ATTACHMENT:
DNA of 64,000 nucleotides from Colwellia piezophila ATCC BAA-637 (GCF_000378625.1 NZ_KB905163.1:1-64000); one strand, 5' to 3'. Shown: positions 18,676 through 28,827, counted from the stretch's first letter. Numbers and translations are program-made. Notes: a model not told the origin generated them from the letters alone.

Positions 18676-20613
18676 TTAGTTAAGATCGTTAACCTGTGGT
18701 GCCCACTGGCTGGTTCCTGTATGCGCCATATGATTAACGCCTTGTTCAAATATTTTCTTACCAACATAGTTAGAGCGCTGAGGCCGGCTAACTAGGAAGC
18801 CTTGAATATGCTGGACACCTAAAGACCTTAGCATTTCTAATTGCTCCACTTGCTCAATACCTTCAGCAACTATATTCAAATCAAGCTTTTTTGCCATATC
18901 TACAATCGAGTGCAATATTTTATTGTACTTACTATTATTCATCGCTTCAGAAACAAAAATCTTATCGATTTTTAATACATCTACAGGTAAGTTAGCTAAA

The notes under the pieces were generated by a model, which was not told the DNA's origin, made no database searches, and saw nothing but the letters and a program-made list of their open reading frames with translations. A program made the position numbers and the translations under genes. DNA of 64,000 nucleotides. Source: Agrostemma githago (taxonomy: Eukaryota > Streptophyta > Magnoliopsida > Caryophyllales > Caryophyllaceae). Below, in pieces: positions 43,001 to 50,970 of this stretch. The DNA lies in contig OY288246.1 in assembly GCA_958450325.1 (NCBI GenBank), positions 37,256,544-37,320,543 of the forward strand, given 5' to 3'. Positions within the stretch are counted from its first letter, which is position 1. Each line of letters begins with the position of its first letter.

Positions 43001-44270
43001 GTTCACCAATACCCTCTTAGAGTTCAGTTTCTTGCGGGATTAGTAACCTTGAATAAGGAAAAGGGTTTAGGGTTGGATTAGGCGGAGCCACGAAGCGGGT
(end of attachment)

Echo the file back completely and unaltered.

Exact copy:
DNA of 64,000 nucleotides from Colwellia piezophila ATCC BAA-637 (GCF_000378625.1 NZ_KB905163.1:1-64000); one strand, 5' to 3'. Shown: positions 18,676 through 28,827, counted from the stretch's first letter. Numbers and translations are program-made. Notes: a model not told the origin generated them from the letters alone.

Positions 18676-20613
18676 TTAGTTAAGATCGTTAACCTGTGGT
18701 GCCCACTGGCTGGTTCCTGTATGCGCCATATGATTAACGCCTTGTTCAAATATTTTCTTACCAACATAGTTAGAGCGCTGAGGCCGGCTAACTAGGAAGC
18801 CTTGAATATGCTGGACACCTAAAGACCTTAGCATTTCTAATTGCTCCACTTGCTCAATACCTTCAGCAACTATATTCAAATCAAGCTTTTTTGCCATATC
18901 TACAATCGAGTGCAATATTTTATTGTACTTACTATTATTCATCGCTTCAGAAACAAAAATCTTATCGATTTTTAATACATCTACAGGTAAGTTAGCTAAA

The notes under the pieces were generated by a model, which was not told the DNA's origin, made no database searches, and saw nothing but the letters and a program-made list of their open reading frames with translations. A program made the position numbers and the translations under genes. DNA of 64,000 nucleotides. Source: Agrostemma githago (taxonomy: Eukaryota > Streptophyta > Magnoliopsida > Caryophyllales > Caryophyllaceae). Below, in pieces: positions 43,001 to 50,970 of this stretch. The DNA lies in contig OY288246.1 in assembly GCA_958450325.1 (NCBI GenBank), positions 37,256,544-37,320,543 of the forward strand, given 5' to 3'. Positions within the stretch are counted from its first letter, which is position 1. Each line of letters begins with the position of its first letter.

Positions 43001-44270
43001 GTTCACCAATACCCTCTTAGAGTTCAGTTTCTTGCGGGATTAGTAACCTTGAATAAGGAAAAGGGTTTAGGGTTGGATTAGGCGGAGCCACGAAGCGGGT